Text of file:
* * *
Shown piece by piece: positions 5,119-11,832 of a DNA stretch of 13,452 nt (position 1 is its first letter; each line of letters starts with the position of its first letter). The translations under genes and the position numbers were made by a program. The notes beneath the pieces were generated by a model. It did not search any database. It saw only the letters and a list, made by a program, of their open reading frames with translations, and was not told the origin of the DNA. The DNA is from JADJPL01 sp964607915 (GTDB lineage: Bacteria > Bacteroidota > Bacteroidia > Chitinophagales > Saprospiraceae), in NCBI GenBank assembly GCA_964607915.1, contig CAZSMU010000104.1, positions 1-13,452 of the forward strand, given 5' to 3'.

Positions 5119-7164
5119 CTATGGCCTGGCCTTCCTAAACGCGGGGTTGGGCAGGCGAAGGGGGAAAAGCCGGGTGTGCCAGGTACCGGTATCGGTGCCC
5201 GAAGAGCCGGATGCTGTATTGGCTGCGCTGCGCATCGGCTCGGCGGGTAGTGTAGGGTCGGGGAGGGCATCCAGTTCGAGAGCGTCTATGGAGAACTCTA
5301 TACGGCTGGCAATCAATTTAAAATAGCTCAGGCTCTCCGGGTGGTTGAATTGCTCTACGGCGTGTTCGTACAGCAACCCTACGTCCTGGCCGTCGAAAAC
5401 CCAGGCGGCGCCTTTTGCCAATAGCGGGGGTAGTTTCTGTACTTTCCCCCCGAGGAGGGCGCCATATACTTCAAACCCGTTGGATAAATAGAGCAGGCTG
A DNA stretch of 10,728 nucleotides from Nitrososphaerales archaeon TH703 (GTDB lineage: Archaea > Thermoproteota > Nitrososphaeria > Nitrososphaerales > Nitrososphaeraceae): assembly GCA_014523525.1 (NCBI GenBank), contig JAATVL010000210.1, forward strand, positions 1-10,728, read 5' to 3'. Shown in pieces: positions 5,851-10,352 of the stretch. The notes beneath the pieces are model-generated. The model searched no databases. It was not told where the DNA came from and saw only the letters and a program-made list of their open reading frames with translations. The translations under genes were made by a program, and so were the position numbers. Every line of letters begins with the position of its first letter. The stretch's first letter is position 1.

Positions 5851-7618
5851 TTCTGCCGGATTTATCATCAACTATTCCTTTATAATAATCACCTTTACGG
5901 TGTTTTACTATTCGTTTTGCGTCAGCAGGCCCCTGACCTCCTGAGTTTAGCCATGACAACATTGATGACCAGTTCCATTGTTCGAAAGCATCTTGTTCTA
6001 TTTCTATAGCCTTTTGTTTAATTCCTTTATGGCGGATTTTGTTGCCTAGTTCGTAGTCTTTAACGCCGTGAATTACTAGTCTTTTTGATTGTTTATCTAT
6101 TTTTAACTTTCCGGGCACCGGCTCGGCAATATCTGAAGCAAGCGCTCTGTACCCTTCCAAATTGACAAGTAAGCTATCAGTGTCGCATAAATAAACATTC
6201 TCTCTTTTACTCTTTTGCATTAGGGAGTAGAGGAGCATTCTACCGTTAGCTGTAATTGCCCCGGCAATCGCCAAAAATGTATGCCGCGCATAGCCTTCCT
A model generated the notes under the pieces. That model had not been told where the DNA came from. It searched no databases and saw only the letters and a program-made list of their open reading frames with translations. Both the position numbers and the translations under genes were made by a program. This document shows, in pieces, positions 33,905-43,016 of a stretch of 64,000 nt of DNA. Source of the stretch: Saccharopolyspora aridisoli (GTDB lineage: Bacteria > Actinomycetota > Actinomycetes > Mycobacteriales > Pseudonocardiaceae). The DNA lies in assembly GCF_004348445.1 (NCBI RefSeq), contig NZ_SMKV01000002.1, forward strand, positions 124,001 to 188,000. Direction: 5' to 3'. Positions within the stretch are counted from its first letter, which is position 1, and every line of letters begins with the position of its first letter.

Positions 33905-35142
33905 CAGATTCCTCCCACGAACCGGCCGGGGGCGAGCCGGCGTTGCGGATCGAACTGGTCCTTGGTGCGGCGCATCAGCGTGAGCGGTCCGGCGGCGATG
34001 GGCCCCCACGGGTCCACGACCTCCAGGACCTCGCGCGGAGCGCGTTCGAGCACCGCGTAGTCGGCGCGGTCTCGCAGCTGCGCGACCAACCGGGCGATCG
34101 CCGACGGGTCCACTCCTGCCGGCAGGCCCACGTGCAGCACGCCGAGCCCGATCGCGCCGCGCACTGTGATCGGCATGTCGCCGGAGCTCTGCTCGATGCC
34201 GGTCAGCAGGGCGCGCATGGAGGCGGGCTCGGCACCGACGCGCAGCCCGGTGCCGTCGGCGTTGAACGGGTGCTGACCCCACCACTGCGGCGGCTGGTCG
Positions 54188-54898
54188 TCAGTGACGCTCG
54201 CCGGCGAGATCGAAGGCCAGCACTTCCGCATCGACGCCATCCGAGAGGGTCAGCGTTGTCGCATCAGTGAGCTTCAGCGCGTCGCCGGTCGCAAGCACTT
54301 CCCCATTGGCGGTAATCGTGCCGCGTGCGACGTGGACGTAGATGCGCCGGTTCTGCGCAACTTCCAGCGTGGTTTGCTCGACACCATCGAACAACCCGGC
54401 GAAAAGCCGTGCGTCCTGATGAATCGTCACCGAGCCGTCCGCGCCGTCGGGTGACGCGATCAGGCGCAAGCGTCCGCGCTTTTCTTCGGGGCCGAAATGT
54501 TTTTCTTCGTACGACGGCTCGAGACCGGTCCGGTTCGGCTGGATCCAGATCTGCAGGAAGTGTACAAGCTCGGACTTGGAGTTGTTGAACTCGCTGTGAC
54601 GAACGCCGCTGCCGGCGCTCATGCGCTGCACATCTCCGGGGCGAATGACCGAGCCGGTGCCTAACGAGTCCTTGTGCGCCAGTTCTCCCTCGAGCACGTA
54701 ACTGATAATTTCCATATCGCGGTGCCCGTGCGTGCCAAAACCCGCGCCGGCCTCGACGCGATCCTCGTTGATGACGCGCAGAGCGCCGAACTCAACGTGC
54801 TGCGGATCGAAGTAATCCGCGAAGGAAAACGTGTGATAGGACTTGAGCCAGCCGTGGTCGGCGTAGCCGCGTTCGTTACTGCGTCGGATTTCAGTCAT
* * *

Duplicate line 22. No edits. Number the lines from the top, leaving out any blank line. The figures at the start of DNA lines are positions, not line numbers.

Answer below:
54201 CCGGCGAGATCGAAGGCCAGCACTTCCGCATCGACGCCATCCGAGAGGGTCAGCGTTGTCGCATCAGTGAGCTTCAGCGCGTCGCCGGTCGCAAGCACTT